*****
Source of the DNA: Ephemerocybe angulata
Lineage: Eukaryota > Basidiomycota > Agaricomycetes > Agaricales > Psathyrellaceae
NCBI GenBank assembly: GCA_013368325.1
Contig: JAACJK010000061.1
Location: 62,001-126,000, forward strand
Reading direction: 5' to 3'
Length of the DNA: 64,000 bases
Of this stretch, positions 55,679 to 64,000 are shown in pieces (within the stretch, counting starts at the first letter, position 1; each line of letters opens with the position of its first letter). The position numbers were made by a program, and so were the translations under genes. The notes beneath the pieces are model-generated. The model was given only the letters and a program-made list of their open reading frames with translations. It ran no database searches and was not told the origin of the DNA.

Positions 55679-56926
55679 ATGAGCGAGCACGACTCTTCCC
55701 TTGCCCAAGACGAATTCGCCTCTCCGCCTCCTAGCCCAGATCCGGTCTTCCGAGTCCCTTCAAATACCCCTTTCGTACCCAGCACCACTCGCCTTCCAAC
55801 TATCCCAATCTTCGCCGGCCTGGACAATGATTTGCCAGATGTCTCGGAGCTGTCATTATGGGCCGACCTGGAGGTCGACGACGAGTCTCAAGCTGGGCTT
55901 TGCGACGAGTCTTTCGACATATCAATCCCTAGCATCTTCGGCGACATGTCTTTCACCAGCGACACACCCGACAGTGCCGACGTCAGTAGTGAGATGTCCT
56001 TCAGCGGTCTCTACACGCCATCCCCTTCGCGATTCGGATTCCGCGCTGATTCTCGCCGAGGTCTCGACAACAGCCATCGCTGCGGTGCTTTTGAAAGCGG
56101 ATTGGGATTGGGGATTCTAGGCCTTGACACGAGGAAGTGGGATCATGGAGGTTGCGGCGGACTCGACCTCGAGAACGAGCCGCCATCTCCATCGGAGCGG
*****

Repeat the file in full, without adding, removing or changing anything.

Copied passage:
Source of the DNA: Ephemerocybe angulata
Lineage: Eukaryota > Basidiomycota > Agaricomycetes > Agaricales > Psathyrellaceae
NCBI GenBank assembly: GCA_013368325.1
Contig: JAACJK010000061.1
Location: 62,001-126,000, forward strand
Reading direction: 5' to 3'
Length of the DNA: 64,000 bases
Of this stretch, positions 55,679 to 64,000 are shown in pieces (within the stretch, counting starts at the first letter, position 1; each line of letters opens with the position of its first letter). The position numbers were made by a program, and so were the translations under genes. The notes beneath the pieces are model-generated. The model was given only the letters and a program-made list of their open reading frames with translations. It ran no database searches and was not told the origin of the DNA.

Positions 55679-56926
55679 ATGAGCGAGCACGACTCTTCCC
55701 TTGCCCAAGACGAATTCGCCTCTCCGCCTCCTAGCCCAGATCCGGTCTTCCGAGTCCCTTCAAATACCCCTTTCGTACCCAGCACCACTCGCCTTCCAAC
55801 TATCCCAATCTTCGCCGGCCTGGACAATGATTTGCCAGATGTCTCGGAGCTGTCATTATGGGCCGACCTGGAGGTCGACGACGAGTCTCAAGCTGGGCTT
55901 TGCGACGAGTCTTTCGACATATCAATCCCTAGCATCTTCGGCGACATGTCTTTCACCAGCGACACACCCGACAGTGCCGACGTCAGTAGTGAGATGTCCT
56001 TCAGCGGTCTCTACACGCCATCCCCTTCGCGATTCGGATTCCGCGCTGATTCTCGCCGAGGTCTCGACAACAGCCATCGCTGCGGTGCTTTTGAAAGCGG
56101 ATTGGGATTGGGGATTCTAGGCCTTGACACGAGGAAGTGGGATCATGGAGGTTGCGGCGGACTCGACCTCGAGAACGAGCCGCCATCTCCATCGGAGCGG